Tracy with her husband and Millennia TEA co-founder, Rory Bell.

As a bonus, fresh leaf tea doesn’t have the bitter taste you get with conventional teas. The experience is light and refreshing, like travelling into the mountains of Sri Lanka, picking the leaves yourself and pouring boiling water on them. We know a health scare in the family is what led you to create the company, and a new category of tea. Can you tell us the story? In 2016, we had a cancer scare in the family. It was our first close encounter with the disease (which later turned out to be a misdiagnosis, thankfully). That event led my husband Rory and I to learn about things we had not previously considered. We learned about free radicals; how they’re roaming around in our bodies and can lead to disease if not neutralized. And we learned antioxidants neutralize free radicals, and that the EGCG antioxidants found in tea are particularly effective at fighting free radical damage and protecting cells. EGCG antioxidants are highest in fresh tea. We also learned thousands of years ago – a “millennia” ago – when tea was discovered, it was considered medicinal and was consumed with fresh leaves from the field. It was only when countries started exporting their tea overseas that they started drying and fermenting the leaves.


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So we went searching for fresh tea. When we couldn’t get it, we decided to create it. We wanted to give families like ours the chance to experience tea in its most real, raw, and naturally powerful form. What are the biggest challenges your company has encountered on the road to success? 

Orange Gingerade Smoothie

When you say the words “fresh tea”, most people can’t picture what that means. We’re creating a new global category of tea, and that requires a huge amount of public education. But we believe we’re in the best position of any company in the world to tell the story of tea, and we’re passionate about the potential for fresh-leaf tea to fuel wellness and fight illness. Another challenge we face is finding tea farmers on the other side of the world with the ability and interest to make tea in a way that’s different than what they’ve always done. We spent three years searching the world over for the right partners and tea origin. But we’re there now, and beyond excited to bring fresh-leaf tea to the world.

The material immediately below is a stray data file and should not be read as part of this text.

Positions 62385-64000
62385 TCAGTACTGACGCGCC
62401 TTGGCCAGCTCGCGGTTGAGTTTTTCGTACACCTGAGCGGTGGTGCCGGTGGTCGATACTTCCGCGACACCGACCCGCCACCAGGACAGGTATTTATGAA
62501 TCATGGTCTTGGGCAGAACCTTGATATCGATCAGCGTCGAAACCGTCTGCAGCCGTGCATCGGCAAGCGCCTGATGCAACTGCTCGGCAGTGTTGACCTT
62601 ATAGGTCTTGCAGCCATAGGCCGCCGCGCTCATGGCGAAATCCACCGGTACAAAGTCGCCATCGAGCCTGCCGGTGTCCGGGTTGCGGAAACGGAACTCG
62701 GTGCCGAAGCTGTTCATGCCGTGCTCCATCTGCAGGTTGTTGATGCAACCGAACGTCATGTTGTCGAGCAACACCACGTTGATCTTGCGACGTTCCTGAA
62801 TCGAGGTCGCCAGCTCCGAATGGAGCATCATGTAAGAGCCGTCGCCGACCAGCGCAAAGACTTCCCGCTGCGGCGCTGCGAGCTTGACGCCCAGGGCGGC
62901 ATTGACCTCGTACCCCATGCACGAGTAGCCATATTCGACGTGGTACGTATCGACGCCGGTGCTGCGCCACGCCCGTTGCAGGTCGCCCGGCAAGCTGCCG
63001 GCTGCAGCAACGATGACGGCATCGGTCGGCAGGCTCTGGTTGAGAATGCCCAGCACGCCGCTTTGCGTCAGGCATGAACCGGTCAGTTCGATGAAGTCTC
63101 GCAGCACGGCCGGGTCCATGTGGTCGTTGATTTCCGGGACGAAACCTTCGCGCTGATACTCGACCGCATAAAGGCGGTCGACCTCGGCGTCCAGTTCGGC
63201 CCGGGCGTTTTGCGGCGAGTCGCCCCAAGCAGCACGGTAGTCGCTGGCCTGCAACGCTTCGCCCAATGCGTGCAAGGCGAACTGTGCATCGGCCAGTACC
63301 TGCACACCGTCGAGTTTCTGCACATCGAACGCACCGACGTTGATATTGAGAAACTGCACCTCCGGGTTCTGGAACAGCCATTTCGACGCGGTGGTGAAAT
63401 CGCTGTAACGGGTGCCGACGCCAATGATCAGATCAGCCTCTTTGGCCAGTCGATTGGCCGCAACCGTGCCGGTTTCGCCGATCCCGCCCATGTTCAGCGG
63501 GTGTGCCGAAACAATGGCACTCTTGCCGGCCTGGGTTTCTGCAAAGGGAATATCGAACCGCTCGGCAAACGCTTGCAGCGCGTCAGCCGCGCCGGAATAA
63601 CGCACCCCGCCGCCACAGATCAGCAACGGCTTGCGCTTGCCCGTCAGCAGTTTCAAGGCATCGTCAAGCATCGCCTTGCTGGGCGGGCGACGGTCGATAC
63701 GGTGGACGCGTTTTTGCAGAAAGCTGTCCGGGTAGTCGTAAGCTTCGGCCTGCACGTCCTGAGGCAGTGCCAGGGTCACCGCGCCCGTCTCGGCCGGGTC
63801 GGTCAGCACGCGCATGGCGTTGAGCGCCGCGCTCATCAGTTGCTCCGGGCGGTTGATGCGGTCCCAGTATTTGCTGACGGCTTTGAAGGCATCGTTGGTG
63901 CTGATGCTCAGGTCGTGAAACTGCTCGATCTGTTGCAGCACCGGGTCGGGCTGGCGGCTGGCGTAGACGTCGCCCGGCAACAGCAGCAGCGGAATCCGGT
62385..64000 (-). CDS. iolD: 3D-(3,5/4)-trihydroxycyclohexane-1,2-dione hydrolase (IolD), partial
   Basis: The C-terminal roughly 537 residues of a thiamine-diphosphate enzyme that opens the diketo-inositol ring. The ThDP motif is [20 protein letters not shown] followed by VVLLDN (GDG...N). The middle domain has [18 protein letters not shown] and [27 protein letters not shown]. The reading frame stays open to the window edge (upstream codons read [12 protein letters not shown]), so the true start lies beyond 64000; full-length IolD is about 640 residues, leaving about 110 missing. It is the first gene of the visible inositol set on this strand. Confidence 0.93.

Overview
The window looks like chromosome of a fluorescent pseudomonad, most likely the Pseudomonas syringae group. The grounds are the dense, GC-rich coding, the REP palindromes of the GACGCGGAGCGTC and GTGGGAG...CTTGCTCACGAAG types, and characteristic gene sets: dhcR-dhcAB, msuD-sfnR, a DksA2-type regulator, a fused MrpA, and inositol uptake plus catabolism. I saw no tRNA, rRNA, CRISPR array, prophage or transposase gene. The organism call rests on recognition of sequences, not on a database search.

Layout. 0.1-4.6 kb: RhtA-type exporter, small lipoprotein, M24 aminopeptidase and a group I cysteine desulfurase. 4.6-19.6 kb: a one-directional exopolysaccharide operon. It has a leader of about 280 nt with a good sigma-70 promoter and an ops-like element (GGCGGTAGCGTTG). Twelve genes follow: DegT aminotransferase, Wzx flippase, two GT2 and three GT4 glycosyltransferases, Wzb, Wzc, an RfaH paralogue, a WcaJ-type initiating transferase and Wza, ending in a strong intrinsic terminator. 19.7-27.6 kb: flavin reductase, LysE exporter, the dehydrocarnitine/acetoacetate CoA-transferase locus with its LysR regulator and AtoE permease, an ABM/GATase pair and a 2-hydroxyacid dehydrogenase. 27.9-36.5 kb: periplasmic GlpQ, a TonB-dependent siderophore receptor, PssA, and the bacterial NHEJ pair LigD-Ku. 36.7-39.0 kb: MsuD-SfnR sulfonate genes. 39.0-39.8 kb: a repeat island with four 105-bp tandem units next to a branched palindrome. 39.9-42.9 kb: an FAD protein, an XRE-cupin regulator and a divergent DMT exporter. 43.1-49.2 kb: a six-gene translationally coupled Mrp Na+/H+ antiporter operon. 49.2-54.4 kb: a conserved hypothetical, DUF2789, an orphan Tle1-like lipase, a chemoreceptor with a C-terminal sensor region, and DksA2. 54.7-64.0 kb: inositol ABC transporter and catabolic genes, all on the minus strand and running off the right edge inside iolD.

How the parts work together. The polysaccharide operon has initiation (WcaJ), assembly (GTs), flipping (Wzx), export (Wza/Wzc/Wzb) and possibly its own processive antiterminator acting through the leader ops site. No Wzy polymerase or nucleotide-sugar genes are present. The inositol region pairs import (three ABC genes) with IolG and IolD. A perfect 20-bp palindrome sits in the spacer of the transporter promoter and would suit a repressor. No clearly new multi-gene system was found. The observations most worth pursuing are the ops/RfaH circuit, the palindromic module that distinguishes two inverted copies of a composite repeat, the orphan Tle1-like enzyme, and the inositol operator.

This green smoothie will jump-start your day. It’s jam packed with nutrients and antioxidants to stimulate a strong immune system, promote clarity, benefit your metabolism, and deliver a zen-like focus to fuel your best day. This recipe is the perfect amount for two smoothie servings.

What’s the company’s vision for the future?

1 Prepare solid ingredients and place them into a blender.

Our vision is a world where people come together to enjoy tea in its most real, raw, and naturally powerful form, the way it was a millennia ago.

2 Add liquid and ice to the blender.

Ingredients • 1 cup spinach • 1 orange, peeled • 1 banana, peeled • ½ inch ginger root • 1 Millennia TEA cube • 1 lemon, juiced • 1 tbsp hemp hearts • 1 cup water or coconut water • ½ cup ice • Other add-ins: 1 scoop protein powder, 1 tsp chia seeds, 1 tsp flax meal, 1 tsp spirulina